The Astros come in with a positive leverage mark despite ranking second by their probability of success on the DraftKings slate. The team is at a similar ranking on FanDuel, but their pricing has them coming up too popular on the slate. The Astros’ active roster strikes out at a ridiculous 17.6% rate against lefties, by far the best mark against either hand in all of baseball. This is a sustained trait that the hitters in the active roster carry back through at least 2018, a significant sample size. The Astros create runs 23% better than average because of this incredible ability to put the ball in play. They have a .183 collective ISO but just an average 3.74% home run rate against southpaws for the season. They will be facing Angels lefty Jose Suarez, who has a 21.2% strikeout rate in 77 innings over 10 starts. Suarez has an 8.6% walk rate but limits quality contact with a 5.8% barrel rate and a 32.7% hard-hit percentage. With their noted ability to limit strikeouts, put the ball in play, and score runs without hitting home runs, the Astros are an ideal lineup to roster against Suarez. Go-to Houston bats include Jose Altuve, Alex Bregman, Yordan Alvarez, Carlos Correa, Yuli Gurriel, and Kyle Tucker. Additional bats such as Chas McCormick, Jake Meyers, Martin Maldonado, and others can be bolted on as needed. This is a team that plays from one through nine.
The best matchup of the day may belong to the Mariners lineup in their game against the Diamondbacks and starter Humberto Castellanos. The righty has just a 16.3% strikeout rate over 24.2 Major League innings so far. He was at a 23.9% rate over 57.2 Triple-A innings earlier in the season. In that minor league sample, Castellanos had a 4.99 ERA and a 5.31 xFIP. This is not a major prospect or a Major League talent at the moment. The Mariners have had an uneven season but feature several solid bats. Overall, the active roster has a 25.6% strikeout rate in the split that is third-worst in baseball, though we may not have to worry about it too much against this pitcher. Seattle has a .156 collective ISO and a 3.71% home run rate around league-average in the split, but they come in creating runs nine percent behind the curve against right-handed pitchers. This is less rock meeting hard place than it is feather meeting fluffy place, but something has to give, and if we’re choosing upsides, there is a far clearer path to success for the Mariners bats against this pitcher.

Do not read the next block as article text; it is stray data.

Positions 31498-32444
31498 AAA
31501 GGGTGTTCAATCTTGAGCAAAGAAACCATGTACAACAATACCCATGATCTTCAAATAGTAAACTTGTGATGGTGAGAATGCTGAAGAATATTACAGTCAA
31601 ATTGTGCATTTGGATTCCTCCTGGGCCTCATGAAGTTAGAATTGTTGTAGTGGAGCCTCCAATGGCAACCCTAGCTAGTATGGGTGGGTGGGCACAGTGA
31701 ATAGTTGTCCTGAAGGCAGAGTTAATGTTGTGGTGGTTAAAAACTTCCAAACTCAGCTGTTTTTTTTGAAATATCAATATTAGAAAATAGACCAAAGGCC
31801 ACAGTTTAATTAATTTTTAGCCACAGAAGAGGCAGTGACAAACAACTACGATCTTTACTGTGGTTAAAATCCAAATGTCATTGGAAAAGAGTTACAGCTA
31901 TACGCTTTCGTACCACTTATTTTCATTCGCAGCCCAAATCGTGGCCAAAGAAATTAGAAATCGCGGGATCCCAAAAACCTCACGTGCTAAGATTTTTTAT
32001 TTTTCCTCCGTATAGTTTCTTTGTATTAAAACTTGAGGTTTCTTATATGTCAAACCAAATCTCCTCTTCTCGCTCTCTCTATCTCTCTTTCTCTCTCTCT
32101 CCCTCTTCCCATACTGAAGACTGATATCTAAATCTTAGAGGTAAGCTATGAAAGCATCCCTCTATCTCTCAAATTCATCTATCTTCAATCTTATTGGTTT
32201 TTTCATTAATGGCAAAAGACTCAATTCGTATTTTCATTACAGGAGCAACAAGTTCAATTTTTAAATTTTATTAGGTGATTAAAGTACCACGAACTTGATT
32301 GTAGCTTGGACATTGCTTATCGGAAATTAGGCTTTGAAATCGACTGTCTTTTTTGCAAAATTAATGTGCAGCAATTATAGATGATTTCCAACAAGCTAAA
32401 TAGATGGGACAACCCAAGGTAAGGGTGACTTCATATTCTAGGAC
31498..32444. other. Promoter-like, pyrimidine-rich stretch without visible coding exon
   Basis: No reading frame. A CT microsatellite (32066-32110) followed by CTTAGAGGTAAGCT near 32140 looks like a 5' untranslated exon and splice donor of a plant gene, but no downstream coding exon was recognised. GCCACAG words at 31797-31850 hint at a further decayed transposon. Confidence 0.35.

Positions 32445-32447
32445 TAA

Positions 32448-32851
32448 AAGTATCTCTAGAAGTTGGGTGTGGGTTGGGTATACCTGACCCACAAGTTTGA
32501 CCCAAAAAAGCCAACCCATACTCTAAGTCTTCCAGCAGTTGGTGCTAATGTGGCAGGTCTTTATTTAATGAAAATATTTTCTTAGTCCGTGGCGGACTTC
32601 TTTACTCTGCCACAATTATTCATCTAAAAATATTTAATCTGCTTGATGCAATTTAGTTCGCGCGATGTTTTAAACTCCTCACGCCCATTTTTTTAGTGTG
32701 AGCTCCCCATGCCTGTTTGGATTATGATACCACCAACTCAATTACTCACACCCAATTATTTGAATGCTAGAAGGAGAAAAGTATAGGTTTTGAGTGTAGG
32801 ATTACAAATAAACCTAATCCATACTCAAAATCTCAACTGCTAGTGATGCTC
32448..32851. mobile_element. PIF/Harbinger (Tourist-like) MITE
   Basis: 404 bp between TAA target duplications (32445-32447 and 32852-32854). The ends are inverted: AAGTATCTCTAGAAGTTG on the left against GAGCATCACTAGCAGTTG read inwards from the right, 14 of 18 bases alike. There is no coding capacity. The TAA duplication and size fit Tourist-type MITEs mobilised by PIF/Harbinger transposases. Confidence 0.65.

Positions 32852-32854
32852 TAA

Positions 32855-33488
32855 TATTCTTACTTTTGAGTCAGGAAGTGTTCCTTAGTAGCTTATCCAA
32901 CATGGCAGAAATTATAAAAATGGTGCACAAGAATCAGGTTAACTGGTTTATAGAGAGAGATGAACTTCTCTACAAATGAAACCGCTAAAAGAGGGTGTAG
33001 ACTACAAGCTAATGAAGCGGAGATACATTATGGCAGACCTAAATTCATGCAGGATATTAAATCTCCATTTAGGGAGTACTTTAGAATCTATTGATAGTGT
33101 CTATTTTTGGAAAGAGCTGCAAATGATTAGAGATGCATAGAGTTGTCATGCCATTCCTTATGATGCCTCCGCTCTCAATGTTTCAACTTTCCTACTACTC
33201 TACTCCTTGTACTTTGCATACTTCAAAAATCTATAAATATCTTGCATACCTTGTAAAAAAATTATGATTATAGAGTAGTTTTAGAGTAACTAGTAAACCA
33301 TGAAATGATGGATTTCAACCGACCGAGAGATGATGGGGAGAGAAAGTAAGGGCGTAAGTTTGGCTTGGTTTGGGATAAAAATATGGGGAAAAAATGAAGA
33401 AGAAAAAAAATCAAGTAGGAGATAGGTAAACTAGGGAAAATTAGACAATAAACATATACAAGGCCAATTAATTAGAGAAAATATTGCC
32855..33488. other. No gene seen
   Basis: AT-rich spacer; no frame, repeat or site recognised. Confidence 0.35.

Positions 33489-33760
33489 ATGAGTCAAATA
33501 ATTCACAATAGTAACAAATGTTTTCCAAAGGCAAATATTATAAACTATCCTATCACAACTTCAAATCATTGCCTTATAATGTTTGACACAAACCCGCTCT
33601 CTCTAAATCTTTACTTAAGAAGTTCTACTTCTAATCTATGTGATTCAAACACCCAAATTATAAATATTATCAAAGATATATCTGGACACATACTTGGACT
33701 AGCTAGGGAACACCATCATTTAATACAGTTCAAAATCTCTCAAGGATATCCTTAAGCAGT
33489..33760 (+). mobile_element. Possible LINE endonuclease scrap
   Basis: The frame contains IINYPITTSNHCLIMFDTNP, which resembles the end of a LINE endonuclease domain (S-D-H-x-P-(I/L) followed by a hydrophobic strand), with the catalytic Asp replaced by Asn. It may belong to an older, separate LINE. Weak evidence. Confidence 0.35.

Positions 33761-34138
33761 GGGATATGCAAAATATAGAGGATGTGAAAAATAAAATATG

JP Crawford leads off for the Mariners and slots in as an inexpensive shortstop option across the industry. Crawford is slashing .267/.332/.368 with eight home runs and three stolen bases while creating runs one percent behind the league average by WRC+ this season. The lefty has just a 29.7% hard-hit rate and a 2.5% barrel rate, but he is good at putting the ball in play, as his 17.3% strikeout rate should indicate. Crawford is a slightly better player than his current stats may indicate, and it is noteworthy that he is three percent better than average, creating runs when leading off.
Mitch Haniger is an obvious go-to power bat in the Mariners lineup, but he is priced down to $4,600 on DraftKings and $3,400 on FanDuel. Haniger has hit 30 home runs and has a .213 ISO over 598 plate appearances this season. He has a team-leading 43.5% hard-hit rate and an 11.8% barrel rate and has created runs 14% better than average. Haniger will be the most popular Mariners bat for the discount on both sites, but he is worth including in stacks and offsetting popularity at other spots as needed.
Kyle Seager hits from the left side of the plate and stands a solid chance at hitting one out of the park in this matchup. Seager has hit 34 long balls this season. He has a .240 ISO and has created runs three percent better than average. The lefty has a 12.3% barrel rate that leads the team, and he makes steady hard contact, coming in with a 40.9% rate. Overall the veteran of the hot corner is slashing just .211/.288/.451, which is driving the low WRC+ marks, but the power is significant, and Seager is a prime play for MLB DFS purposes at a fair price and ownership.